Iowa State Cyclones

Iowa State unveils plans for entertainment district between Jack Trice Stadium and Hilton Coliseum

Multiuse idea inspired by Kansas City's Power & Light District, Wrigleyville, Titletown

Renderings of a multi-use development district the Iowa State athletics department is studying to possibly develop between Jack Trice Stadium and Hilton Coliseum.
Renderings of a multi-use development district the Iowa State athletics department is studying to possibly develop between Jack Trice Stadium and Hilton Coliseum.
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AMES — When Iowa State President Wendy Wintersteen was named ISU’s 16th president in 2017, she asked the university’s top administrators for their big ideas.

Iowa State Athletics Director Jamie Pollard said his vision was to develop a multiuse, cultural and entertainment district between Jack Trice Stadium and Hilton Coliseum.

On Tuesday, he shared the first steps in making that vision a reality, saying he took inspiration from the Power & Light District in Kansas City, the Titletown complex in Green Bay, Wis., and Wrigleyville in Chicago.

He said he’s seen how Iowa State fans take over the Kansas City district every March during basketball games and how they fill the streets of Memphis and San Antonio during bowl games. He wants that to become a near weekly occurrence in Ames.

“The process we are now embarking on is getting kicked off Friday,” he said, with the arrival on campus of representatives from Cushman & Wakefield, commercial real estate developers based in Chicago with offices in West Des Moines.

They will be in Ames for three to four months doing a $300,000 market feasibility study, he said.

“They’ll come in and look at the footprint, the Ames market,” he said. “What are the revenue drivers, and what does the financial model look like? We have reason to believe that they won’t come back and say, ‘There’s nothing there,’ ” Pollard said.

“We hope the number is as large as we need it to be. Once we know what the number looks like, we can move to phase two, which is starting to figure out what we do with that number.”

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The ISU Athletics Department won’t build or fund any of the buildings, a job that will go to developers.

“As far as funding, we’re creating a vision and creating a business model that allows a developer to come in and take the risk with our direction,” Pollard said. “So that it becomes very Iowa State-centric, very Ames-centric — yet we don’t put ourselves at risk by building it.

“This project is to be additive, not dilutive. We are not looking to take away from other businesses that are in Ames. What we’re looking to do is grow.”

The thing that puts Iowa State ahead as far as development is that it already owns the land to build the multiuse district.


Iowa State Athletics Multi-Use Development District Fly-Through from Cyclones.tv on Vimeo.


Wintersteen gave the Athletics Department control over the Iowa State Center — Stephens Auditorium, Fisher Theatre and the Scheman Building — and the department already controls Hilton Coliseum and Jack Trice Stadium.

The department will partner on the project with the ISU Research Park and its president, Rick Sanders.

“It’s a huge responsibility, but both Rick and I welcome the challenge,” Pollard said. “It’s too late to change our minds now.”

The plan will explore relocating commuter and football game day parking to a new paved parking area east of the stadium, with a pedestrian bridge over University Avenue connecting it to the stadium. Pollard said the space between Hilton and Jack Trice could potentially host a hotel and convention center at some point.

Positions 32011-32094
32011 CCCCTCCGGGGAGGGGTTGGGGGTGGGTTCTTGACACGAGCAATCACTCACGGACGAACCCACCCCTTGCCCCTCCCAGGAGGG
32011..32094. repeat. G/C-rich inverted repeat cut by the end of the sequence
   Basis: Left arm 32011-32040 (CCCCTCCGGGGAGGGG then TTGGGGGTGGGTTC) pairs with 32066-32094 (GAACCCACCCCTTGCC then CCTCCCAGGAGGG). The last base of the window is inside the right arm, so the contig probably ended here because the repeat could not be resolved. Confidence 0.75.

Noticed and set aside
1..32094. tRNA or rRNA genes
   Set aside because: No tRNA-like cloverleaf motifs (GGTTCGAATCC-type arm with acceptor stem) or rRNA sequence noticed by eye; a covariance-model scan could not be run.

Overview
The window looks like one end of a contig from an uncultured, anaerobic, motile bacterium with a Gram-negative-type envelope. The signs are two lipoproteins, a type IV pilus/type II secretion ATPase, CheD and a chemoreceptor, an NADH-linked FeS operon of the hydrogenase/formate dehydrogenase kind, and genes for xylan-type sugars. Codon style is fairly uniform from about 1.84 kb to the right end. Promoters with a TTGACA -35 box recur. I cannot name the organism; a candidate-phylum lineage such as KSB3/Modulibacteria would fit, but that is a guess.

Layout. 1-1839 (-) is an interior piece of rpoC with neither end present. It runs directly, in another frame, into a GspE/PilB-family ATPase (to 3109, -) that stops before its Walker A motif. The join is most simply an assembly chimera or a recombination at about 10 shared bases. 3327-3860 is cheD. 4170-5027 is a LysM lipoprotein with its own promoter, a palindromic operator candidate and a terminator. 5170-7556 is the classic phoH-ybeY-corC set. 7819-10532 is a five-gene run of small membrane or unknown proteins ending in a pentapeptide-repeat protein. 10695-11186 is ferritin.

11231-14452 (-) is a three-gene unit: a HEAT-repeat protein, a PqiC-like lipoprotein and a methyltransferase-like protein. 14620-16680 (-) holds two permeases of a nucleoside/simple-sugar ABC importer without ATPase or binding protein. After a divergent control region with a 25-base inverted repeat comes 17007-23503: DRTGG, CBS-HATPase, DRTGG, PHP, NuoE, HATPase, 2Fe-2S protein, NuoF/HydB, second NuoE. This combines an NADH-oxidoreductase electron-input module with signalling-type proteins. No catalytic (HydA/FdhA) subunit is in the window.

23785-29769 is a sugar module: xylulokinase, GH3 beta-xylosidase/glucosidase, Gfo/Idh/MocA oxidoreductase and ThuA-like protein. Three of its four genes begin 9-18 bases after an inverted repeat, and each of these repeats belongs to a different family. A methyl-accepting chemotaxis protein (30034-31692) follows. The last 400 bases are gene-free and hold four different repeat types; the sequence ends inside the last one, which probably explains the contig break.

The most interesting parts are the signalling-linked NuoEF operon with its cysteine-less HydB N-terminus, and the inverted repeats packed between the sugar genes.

Another 3,600 paved parking spots could result, Pollard said.

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“Every time you talk about this space, the first thing Cyclone fans do is, ‘What about my parking?’ That’s why a big part of this is the bridge and the parking. I’m here to assure you that we’re not going to impact tailgating, and we’re not going to diminish that part of it.”

The second phase of the project will take four to six months and cost $175,000, funded by the Athletics Department and the Ames Convention & Visitors Bureau, given the city’s interest in hotel and convention space.

“We’re parking cars, on our oceanfront land,” Pollard said. “What can we do on that beachfront property to produce additional revenue? What can we do to create revenue to create a large-scale convention space and a hotel for use by the university, but also by the community?

“The actual renderings, yes, they’re schematic. There’s a possibility it looks like this, there’s also a possibility it may not look like this at all. But you have to start some place to give people the vision to say, ‘OK, where do we go from here?’ ”

The idea doesn’t come without risk, Pollard added.

“You put something big out there, and a lot of people don’t talk about their vision because they’re afraid they won’t fulfill their vision,” he said.

Pollard’s vision is bigger than just this center, too. He believes with success of football, men’s and women’s basketball, wrestling and volleyball, the Athletics Department is at a crossroads. Part of the proposed plan is to add new wrestling and volleyball practice facilities.

“This is not your father’s athletics department,” Pollard said. “Our vision is to not to compete with who we’ve competed with in the past. This vision is a journey to be the absolute best athletics program, football program, basketball program, wrestling program in the nation. To do that, we have to act and behave like the programs we’re aspiring to compete with.”

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